The Legends Of Mount Shasta Explained

California's mountains fill visitors with energy, both active and mystic. And no other California peak exudes more mystery and mysticism than Mount Shasta. Located in Northern California's Cascade Range, Mount Shasta stands tall as the fifth highest peak in the state. It's inspired many legends. Some of these stories have a grain of truth.

Like many mountains, Mount Shasta featured prominently in Native American legends. NPR reports that local tribes saw the mountain as the center of the universe and integral to their creation myths. Mount Shasta sits on territories held by the Shasta, Wintu, Achumawi, Atsugewi, and Modoc tribes. The Wintu tribe worships Mount Shasta, tracing their origins to a spring in the peak. One legend recounts a feud between two volcanoes, Mounts Shasta and Mazama, and the gods Skell and Lao-Yaina, who inhabited them. It is said the two gods hurled rocks at each other, creating a crater lake. According to Ancient Origins, only medicine men and women were allowed to climb the mountain in ancient times to harness its powerful energies and prevent harmful spirits from attacking people.

But Mount Shasta is not just home of native legends. Some of the legends have very little to do with creation myths.

Hidden Cities

Mount Shasta is said to be home to at least two hidden civilizations. KQED writes that some people believe Mount Shasta is home to the people of the lost continent of Lemuria. Legend has it that Lemuria — named after lemurs, because apparently lemurs live there — fought with Atlantis, causing both cities to sink into the ocean. The Lemurians then fled to Mount Shasta and hid their city Telos in the mountain. Telos is supposedly filled with buildings that look like crystals, with advanced technology. Scientific American explains that people think Lemurians had alien connections, or might be a lost cradle of humankind. NPR reports townspeople around Mount Shasta claim Lemurians came into their shops paying with gold. Lemurians, the urban legends say, are seven feet tall and wear long white robes and sandals.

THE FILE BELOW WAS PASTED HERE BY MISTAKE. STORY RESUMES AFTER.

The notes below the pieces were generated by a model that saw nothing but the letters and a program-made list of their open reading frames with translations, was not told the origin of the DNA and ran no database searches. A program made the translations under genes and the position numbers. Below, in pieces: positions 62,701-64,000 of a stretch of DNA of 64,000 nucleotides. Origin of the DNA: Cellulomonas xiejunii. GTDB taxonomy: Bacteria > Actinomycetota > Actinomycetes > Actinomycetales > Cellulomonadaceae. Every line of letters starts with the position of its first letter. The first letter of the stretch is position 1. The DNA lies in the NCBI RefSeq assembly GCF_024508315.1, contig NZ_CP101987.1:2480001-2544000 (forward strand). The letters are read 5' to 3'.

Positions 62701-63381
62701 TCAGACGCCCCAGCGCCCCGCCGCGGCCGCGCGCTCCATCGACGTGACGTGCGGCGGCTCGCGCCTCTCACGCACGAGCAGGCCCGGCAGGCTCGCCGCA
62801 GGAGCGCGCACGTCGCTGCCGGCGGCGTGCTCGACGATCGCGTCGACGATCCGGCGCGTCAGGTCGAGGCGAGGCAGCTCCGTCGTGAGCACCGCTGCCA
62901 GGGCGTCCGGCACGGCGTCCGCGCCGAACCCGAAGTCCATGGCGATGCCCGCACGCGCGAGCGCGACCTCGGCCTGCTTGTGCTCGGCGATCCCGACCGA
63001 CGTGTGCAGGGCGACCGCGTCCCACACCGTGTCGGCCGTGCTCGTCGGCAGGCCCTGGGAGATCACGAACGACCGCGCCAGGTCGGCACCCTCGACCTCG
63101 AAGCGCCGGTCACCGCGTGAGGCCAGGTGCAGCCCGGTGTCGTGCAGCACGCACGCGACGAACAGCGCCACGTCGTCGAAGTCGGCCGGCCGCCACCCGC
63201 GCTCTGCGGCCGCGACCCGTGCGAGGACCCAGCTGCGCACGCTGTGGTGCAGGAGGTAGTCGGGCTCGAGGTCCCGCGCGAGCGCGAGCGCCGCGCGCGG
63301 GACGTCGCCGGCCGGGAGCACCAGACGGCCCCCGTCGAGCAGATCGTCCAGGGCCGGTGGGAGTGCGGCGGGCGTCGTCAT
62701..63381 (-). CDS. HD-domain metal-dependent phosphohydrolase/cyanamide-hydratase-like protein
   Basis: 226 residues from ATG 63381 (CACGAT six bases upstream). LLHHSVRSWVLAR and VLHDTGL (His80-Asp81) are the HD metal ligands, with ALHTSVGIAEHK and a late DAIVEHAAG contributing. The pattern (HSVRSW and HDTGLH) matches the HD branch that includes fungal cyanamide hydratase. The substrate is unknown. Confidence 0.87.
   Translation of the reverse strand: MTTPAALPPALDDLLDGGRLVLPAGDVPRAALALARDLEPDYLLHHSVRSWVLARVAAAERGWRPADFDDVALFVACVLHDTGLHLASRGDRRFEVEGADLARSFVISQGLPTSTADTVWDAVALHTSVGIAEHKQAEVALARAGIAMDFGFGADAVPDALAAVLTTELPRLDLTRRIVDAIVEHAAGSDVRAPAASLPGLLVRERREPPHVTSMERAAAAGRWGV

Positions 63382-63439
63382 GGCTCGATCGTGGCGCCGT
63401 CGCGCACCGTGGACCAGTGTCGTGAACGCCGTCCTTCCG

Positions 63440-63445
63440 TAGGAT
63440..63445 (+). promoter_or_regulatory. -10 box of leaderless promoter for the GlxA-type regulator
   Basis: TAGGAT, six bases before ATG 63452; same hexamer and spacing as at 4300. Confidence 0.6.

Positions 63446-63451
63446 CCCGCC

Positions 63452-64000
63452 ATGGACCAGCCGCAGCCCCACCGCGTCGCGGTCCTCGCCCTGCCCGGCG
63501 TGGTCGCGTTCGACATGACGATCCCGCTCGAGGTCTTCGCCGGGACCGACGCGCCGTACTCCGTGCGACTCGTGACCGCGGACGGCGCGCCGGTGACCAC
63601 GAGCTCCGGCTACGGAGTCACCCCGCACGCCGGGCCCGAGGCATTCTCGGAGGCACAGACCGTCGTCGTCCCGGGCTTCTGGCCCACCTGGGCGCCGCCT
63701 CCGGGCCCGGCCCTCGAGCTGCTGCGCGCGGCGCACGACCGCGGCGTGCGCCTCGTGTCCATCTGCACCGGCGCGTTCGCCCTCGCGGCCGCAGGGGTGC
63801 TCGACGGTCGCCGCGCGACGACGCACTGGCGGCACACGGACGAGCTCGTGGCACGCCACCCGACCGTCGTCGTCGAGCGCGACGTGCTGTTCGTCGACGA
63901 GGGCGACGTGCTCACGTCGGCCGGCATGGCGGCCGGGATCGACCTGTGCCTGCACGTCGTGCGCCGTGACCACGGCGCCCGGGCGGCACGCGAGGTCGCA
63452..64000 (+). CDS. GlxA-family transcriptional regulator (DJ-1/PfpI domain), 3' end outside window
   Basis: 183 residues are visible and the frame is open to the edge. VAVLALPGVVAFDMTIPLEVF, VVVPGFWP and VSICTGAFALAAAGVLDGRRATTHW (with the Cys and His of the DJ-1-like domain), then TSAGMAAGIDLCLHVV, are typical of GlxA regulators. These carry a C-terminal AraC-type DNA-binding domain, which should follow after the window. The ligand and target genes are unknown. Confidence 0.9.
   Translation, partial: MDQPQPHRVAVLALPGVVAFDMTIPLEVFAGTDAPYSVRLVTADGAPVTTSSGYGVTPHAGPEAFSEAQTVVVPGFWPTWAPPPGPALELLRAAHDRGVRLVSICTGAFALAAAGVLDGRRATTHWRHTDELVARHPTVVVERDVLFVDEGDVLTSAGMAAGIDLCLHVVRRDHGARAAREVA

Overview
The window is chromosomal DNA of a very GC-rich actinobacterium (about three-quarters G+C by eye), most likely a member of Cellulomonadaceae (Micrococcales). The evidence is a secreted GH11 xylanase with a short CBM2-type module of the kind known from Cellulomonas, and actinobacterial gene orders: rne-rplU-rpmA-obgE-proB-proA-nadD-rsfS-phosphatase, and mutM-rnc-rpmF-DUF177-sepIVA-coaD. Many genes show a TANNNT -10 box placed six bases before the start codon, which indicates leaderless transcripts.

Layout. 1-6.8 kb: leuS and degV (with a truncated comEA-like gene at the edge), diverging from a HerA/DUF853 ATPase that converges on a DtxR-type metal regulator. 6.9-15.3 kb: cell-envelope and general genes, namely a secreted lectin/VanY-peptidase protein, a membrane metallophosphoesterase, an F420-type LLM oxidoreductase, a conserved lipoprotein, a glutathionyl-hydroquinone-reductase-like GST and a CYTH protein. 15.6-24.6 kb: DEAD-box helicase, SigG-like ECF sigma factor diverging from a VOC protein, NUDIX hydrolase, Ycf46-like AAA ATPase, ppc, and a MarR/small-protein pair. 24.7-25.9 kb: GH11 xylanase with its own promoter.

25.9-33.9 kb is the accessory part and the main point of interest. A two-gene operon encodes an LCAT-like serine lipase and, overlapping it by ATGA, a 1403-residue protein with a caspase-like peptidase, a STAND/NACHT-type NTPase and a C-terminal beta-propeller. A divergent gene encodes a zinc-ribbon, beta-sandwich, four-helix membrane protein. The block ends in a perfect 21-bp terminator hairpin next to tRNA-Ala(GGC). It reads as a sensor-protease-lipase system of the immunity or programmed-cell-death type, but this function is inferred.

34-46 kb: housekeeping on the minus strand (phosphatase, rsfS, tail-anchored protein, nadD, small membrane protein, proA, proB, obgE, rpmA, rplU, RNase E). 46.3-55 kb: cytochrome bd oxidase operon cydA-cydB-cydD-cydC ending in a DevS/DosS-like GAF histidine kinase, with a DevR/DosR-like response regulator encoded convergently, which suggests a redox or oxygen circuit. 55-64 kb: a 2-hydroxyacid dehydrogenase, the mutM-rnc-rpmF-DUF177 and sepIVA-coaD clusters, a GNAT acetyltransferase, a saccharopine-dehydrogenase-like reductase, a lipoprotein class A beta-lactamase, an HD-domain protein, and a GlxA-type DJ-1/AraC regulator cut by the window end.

But Lemuria is not the only hidden city said to be in Mount Shasta. According to Active Norcal, a man named J.C. Brown was hired by a mining company to survey the mountain. He reportedly stumbled upon a hidden underground city. He told others, and a group of about 80 men gathered, but Brown never showed up. Some link Brown's hidden city to Lemuria, but we may never know for sure, since Brown was never heard from again.

It inspired a pseudo-religion

Probably one of the strangest legends of Mount Shasta is the story of Guy Ballard, a businessman who went on to found a religious movement called I AM Activity. NPR explains Ballard hiked up Mount Shasta in the 1930s and encountered a mysterious figure who called himself Count St. Germain. St. Germain claimed that he'd become an ascendant master who had mastered the physical plane and no longer had to go through the birth-death cycle.

Ballard devoted himself to this idea. I AM Activity, writes NPR, is a mix of Christianity, theosophy, and nationalism. Ballard believed he was George Washington incarnate. I AM Activity gained around a million followers, but following Ballard's death in 1939, his wife and son were charged with fraud, and the group fell out of favor. There are still I AM Activity sites operating on Mount Shasta to this day, including an amphitheater.

Hikers and those who believe in New Age healing come to Mount Shasta for both the views and to soak in its energy. The jury's out, though, if any of them come across seven-foot-tall ancient beings.